Personalized Interventions Reduce Agitated Behaviors
November 20, 2013 | Strategic Insights for Health System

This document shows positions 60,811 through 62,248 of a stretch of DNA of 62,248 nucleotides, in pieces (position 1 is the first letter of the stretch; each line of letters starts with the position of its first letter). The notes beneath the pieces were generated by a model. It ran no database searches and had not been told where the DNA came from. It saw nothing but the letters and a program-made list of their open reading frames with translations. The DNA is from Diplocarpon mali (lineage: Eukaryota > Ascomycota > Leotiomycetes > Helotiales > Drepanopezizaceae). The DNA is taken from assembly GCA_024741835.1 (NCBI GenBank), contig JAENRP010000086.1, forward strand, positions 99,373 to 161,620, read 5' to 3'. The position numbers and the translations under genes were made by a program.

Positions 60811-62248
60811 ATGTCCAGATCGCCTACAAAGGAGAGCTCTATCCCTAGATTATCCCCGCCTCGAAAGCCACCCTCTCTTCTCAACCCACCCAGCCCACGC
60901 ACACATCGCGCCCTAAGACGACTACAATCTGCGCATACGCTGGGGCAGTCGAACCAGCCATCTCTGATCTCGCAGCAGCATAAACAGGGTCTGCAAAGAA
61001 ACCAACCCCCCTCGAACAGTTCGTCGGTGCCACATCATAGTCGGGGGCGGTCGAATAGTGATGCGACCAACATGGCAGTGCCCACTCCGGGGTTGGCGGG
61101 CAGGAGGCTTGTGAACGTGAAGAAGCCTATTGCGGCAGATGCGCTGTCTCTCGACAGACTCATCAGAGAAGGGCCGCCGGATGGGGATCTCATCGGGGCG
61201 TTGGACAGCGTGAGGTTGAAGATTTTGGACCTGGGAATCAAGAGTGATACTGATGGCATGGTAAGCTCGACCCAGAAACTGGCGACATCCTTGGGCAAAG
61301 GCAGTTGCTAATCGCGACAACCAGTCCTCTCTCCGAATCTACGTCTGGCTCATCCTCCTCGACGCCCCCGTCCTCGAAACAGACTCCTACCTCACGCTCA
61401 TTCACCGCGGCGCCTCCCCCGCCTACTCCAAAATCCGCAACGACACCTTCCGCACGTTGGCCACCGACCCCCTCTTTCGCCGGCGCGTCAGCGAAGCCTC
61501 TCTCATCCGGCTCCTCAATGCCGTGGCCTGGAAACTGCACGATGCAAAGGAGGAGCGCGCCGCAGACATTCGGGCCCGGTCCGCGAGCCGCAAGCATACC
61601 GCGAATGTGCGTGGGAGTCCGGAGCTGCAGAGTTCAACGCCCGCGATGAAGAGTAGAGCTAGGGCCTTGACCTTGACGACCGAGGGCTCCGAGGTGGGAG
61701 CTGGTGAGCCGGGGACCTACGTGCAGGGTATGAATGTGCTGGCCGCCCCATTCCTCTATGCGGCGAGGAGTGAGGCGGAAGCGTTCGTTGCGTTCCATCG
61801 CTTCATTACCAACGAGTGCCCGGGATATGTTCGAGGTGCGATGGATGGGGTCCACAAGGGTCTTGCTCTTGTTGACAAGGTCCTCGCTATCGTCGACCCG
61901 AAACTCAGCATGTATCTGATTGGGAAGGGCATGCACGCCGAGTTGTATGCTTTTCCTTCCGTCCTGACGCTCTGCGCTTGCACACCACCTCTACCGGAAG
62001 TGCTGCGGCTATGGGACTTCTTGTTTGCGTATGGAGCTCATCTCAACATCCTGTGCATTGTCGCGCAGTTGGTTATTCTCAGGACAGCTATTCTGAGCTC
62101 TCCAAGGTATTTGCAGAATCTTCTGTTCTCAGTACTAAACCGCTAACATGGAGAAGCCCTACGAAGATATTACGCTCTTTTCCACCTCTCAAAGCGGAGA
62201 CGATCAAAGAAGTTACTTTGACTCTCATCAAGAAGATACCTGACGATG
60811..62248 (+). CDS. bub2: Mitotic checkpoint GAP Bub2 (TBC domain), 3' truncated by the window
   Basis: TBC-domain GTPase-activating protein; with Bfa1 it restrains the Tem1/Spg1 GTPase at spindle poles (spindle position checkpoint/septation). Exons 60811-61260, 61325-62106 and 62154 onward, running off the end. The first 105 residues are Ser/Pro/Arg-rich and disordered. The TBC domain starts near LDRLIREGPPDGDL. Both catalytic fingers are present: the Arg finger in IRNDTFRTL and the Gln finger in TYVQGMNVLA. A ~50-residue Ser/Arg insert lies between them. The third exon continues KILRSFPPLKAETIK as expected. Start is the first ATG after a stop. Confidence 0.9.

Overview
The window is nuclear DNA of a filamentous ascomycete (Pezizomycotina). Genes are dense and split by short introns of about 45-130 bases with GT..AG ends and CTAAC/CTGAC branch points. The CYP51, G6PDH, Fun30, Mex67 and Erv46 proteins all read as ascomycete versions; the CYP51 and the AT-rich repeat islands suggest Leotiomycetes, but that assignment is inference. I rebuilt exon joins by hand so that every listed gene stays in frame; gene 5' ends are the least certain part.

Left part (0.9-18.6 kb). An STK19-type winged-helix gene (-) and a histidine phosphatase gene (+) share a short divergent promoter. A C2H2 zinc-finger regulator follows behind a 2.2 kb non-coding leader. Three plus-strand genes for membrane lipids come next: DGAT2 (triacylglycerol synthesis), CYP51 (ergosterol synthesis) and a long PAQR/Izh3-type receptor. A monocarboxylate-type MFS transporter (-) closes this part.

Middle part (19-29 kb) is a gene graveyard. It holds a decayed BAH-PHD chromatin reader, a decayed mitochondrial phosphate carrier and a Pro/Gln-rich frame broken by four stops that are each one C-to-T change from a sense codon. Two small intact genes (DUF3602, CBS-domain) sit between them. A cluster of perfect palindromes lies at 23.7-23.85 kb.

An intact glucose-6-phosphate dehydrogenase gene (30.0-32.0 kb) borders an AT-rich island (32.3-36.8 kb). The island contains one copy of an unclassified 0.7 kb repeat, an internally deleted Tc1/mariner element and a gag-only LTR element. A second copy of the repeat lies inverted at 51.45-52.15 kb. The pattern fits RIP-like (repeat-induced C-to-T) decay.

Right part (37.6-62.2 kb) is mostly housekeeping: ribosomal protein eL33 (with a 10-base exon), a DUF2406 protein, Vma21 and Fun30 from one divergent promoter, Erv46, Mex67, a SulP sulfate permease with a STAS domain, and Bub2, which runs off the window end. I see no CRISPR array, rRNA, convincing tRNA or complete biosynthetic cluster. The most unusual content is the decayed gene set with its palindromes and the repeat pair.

Hospitalized patients may suffer from cognitive impairment, delirium, suicidal ideation, or other conditions that can lead them to agitated behavior. In the October 2013 American Journal of Nursing, a geriatric nurse practitioners and a team of nurses describe the use of personalized interventions that helped continuous observers reduce agitation by up to 73%, with sustained reductions of 64% an hour after the intervention. Observers, who were primarily nursing students, were trained to assess which of a series of diversions would best suit individual patients on a nonpsychiatric unit; diversions ranged from craft kits and books to board games and building blocks. Of 74 patients, ranging from 17 to 94 years of age, 54 showed a decrease in agitated behaviors during the intervention, with 47 maintaining reduced agitation an hour after the intervention.